Recently I’ve been talking about curiosity as a communication skill—and, perhaps one of the most important communication skills. Why?
Imagine that every time you engage in an important conversation you remain curious. What impact will this have on the other person and the outcome of the discussion? . . . Think about it. . . . Remaining curious requires an open mind, an open heart, and a genuine interest in the other person. If you have that, those you’re conversing with will feel this and most will respond positively, likely resulting in greater openness.
Being curious is more than just being interested in gathering information. It anchors the listener in a posture that communicates good will, which makes being open much easier. The more openness, the deeper a conversation can go, and achieving understanding—the goal of interpersonal communication—is more likely.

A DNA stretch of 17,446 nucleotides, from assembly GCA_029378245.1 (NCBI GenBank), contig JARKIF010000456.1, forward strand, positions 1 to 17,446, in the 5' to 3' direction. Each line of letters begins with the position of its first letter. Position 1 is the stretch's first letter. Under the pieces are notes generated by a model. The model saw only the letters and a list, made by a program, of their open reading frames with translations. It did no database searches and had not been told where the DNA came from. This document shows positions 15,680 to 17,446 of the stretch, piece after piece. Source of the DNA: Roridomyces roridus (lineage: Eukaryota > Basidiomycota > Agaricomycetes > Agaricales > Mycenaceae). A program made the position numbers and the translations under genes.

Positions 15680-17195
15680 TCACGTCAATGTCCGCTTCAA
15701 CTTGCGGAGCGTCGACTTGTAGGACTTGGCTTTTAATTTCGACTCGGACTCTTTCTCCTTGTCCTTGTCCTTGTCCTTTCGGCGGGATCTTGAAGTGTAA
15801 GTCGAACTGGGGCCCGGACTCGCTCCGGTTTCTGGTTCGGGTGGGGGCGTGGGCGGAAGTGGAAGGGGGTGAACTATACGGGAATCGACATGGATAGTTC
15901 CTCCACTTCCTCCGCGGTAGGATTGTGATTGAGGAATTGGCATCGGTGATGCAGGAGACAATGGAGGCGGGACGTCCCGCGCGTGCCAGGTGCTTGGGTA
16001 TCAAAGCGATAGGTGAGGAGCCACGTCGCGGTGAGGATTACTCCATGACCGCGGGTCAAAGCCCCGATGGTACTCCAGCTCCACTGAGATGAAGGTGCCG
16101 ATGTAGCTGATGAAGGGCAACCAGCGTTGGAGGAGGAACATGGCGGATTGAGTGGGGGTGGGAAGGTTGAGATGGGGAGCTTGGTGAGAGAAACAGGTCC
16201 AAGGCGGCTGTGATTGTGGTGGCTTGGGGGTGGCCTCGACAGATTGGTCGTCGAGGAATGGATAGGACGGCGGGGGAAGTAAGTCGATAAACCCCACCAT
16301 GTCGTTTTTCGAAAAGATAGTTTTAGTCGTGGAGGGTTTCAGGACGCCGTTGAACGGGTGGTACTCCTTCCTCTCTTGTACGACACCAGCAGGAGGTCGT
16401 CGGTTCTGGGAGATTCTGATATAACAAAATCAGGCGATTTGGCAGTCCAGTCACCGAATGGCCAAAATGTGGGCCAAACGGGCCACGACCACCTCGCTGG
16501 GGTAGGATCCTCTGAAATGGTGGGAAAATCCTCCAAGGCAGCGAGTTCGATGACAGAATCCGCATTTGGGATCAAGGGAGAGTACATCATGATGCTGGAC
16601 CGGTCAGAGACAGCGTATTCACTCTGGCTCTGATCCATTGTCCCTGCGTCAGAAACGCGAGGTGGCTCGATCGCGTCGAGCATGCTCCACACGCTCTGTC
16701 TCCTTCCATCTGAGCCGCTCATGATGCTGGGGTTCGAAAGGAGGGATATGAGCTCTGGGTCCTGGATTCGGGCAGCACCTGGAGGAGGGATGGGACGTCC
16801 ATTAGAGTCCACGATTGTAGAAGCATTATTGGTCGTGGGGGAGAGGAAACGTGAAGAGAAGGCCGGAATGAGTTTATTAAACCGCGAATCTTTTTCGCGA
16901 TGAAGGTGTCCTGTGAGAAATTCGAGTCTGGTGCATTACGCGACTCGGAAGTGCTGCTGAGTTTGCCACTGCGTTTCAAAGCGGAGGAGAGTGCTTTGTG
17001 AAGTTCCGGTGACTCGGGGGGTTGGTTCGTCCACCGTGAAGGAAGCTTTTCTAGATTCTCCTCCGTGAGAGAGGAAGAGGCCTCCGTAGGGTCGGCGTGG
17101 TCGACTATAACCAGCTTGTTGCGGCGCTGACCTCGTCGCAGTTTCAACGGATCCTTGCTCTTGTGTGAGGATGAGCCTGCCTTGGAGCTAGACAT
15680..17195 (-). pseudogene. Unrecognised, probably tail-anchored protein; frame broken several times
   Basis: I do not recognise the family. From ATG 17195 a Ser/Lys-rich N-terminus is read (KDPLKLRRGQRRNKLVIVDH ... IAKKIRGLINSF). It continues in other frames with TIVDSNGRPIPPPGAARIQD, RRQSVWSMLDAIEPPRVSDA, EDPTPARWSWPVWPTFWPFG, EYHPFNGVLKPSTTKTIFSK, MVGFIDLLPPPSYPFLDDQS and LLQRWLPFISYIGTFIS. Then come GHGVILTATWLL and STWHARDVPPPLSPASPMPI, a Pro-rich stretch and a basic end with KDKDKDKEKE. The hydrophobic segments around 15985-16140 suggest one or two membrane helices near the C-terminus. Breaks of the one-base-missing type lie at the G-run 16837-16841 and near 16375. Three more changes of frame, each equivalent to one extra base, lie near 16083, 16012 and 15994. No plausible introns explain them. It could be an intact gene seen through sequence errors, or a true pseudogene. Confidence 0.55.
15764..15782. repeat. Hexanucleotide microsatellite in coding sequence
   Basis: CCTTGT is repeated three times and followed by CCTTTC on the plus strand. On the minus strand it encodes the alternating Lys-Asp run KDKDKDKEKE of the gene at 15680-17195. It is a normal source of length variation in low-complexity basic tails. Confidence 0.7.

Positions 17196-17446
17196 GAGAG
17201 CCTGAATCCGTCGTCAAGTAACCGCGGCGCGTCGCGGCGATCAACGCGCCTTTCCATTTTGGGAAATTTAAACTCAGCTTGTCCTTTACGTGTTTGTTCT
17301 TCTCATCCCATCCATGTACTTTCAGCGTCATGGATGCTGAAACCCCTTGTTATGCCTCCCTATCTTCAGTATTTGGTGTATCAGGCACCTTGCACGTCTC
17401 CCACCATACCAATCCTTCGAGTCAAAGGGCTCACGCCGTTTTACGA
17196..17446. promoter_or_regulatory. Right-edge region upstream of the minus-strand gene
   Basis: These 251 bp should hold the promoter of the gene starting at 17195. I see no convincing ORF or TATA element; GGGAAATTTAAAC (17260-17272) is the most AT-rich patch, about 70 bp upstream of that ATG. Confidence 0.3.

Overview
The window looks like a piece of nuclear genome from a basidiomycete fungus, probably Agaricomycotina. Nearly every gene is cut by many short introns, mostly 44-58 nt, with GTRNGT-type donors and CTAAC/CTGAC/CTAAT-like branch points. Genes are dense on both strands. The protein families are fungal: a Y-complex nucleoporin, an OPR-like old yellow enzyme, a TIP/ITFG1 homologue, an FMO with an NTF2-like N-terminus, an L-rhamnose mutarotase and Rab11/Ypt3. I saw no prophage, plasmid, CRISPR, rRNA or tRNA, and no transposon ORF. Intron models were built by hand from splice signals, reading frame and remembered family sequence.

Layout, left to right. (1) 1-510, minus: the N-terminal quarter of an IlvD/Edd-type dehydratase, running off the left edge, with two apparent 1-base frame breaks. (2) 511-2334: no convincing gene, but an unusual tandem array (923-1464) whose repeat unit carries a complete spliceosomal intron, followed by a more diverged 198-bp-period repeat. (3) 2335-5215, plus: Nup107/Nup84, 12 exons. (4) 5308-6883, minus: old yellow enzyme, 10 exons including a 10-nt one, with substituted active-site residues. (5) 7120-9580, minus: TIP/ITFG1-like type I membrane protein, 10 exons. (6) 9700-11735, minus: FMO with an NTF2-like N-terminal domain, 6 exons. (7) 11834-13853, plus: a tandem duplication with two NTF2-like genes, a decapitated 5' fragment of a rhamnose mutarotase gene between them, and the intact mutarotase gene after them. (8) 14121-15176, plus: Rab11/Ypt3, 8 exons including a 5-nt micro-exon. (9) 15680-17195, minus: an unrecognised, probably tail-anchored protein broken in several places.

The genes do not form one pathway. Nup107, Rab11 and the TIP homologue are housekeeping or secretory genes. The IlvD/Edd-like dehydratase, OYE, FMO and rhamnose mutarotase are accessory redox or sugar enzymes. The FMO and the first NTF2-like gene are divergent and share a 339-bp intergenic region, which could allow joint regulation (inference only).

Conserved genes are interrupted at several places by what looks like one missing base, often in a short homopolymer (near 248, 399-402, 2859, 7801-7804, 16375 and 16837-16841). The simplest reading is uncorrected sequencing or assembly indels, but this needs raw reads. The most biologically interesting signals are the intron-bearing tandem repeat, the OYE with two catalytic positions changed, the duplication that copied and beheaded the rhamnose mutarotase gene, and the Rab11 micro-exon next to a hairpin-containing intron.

In a previous post I referred to research about older couples who had been married (happily) fifty years or more. The aim of the research was to discover the ingredients that contributed to their happiness. These couples all reported remaining curious, realizing that as much as you know about your loved one, you don’t know everything—and you never will. This open-mindedness—curiosity—created a respectful environment where both partners continued learning about each other.
In the “Basic and Necessary Communication Skills” section of my book, Do You Know What I Mean?—Discovering Your Personal Communication Style, I suggest asking “I’d like to understand what’s really important to you. Can you tell me?” when you’re having a difficult conversation. This, when asked with sincerity, creates an opportunity for real listening.
Of course the most important advice for creating harmony in relationships is to listen. Listening well is an important skill. Curiosity is a special part of listening, perhaps a sub-skill. How we classify curiosity is unimportant, though, as long as we practice it and communicate it to others when we are trying to achieve understanding.